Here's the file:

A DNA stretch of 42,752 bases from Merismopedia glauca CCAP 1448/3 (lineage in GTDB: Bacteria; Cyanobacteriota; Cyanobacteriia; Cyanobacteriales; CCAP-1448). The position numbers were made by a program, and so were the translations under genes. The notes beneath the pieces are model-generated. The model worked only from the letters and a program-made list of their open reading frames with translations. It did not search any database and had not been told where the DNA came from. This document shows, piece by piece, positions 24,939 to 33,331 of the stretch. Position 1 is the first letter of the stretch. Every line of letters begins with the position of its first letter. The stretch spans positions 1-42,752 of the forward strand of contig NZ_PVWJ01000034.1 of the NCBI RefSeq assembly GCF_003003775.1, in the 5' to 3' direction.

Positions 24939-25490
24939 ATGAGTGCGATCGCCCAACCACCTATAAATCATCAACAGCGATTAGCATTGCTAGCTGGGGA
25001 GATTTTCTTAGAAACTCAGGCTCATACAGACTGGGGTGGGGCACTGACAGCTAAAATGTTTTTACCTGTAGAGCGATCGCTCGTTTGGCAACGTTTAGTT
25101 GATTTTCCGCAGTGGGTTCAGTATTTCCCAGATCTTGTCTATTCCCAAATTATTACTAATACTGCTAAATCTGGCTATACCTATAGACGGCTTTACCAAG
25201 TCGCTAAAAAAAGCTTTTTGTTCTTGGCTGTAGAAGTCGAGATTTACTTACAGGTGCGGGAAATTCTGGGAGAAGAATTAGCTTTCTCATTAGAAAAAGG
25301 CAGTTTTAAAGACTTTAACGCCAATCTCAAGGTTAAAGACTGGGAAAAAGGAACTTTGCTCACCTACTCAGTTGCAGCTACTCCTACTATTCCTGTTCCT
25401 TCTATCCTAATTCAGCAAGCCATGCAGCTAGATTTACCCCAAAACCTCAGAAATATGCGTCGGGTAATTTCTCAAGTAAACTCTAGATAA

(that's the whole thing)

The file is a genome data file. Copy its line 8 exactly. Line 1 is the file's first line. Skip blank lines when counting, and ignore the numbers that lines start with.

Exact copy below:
25401 TCTATCCTAATTCAGCAAGCCATGCAGCTAGATTTACCCCAAAACCTCAGAAATATGCGTCGGGTAATTTCTCAAGTAAACTCTAGATAA